Report No. 77
In the matter of recording evidence, we should also consider the desirability of proving things like those of a formal nature by affidavits, instead of by oral evidence. As it is, the general practice is to call witnesses to Court even though their evidence is of a very formal character.
Much time of a number of witnesses whose evidence is of a formal nature and, to some extent, of the courts, would be saved if, instead of producing them in courts, the facts in respect of which they have to depose are proved by means of the affidavit filed by them in accordance with Order 19, C.P.C. Without expressing our concurrence, we may refer to the observations of Lord Devlin1 who has gone to the extent of saying-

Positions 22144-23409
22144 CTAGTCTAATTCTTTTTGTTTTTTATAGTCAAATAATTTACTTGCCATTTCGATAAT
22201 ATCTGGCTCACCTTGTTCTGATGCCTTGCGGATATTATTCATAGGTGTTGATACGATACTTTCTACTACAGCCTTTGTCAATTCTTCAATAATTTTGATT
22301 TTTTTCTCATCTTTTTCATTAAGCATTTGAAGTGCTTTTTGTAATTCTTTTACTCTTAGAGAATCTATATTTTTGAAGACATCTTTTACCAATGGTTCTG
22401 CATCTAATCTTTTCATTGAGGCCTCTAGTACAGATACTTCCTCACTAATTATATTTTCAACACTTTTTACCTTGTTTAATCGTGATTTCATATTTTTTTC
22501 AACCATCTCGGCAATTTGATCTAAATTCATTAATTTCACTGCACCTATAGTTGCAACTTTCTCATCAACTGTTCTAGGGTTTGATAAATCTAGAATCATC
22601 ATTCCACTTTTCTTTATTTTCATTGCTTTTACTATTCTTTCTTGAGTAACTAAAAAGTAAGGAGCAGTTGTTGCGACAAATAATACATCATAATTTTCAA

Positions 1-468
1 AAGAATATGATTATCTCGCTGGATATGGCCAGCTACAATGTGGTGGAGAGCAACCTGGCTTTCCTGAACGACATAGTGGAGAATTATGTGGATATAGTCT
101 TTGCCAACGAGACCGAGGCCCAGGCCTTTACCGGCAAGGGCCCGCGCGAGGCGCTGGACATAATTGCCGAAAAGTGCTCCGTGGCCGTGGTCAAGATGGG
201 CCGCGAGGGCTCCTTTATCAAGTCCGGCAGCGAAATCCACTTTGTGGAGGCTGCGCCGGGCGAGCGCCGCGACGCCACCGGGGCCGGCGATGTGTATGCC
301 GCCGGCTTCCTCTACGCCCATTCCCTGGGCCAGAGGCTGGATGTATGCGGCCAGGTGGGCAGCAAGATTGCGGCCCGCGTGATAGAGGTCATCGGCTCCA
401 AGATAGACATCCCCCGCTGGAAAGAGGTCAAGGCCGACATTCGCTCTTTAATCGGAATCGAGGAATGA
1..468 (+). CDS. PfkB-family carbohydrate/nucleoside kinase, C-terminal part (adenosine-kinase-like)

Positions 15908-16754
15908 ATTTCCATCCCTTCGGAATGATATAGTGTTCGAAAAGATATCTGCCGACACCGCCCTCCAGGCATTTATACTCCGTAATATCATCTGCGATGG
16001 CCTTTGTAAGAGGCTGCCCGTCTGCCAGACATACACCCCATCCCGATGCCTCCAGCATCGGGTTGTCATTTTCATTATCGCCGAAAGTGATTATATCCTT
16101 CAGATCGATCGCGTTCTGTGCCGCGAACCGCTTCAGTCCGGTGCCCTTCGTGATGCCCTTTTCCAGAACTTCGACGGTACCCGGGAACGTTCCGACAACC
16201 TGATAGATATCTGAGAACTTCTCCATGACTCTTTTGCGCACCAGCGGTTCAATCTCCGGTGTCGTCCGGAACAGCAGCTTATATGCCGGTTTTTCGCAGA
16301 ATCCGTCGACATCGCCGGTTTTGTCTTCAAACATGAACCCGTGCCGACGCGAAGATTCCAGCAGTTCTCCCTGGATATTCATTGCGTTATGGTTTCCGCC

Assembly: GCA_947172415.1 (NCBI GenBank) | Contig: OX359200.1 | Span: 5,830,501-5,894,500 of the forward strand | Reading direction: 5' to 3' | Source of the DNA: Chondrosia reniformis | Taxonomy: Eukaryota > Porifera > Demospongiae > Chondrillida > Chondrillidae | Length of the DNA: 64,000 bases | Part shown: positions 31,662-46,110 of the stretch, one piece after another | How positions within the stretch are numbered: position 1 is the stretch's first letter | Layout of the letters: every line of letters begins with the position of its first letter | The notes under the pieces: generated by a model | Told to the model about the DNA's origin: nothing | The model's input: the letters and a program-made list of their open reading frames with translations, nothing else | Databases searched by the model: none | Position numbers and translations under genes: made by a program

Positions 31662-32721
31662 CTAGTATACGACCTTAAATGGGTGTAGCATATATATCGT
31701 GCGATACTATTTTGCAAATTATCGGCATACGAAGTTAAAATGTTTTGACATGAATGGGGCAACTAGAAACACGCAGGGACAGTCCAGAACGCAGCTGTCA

"We shall not make any worthwhile saving in the cost of litigation so long as we accept it as the inalienable right of every litigant to have the whole of the evidence and argument presented by word of mouth. It is not a right that is recognised by any legal system except the English and those that are based on it."
1. See Law Quarterly, Vol. 15, No. 1 (Indian Law Institute, W.B. State Unit), p. 48.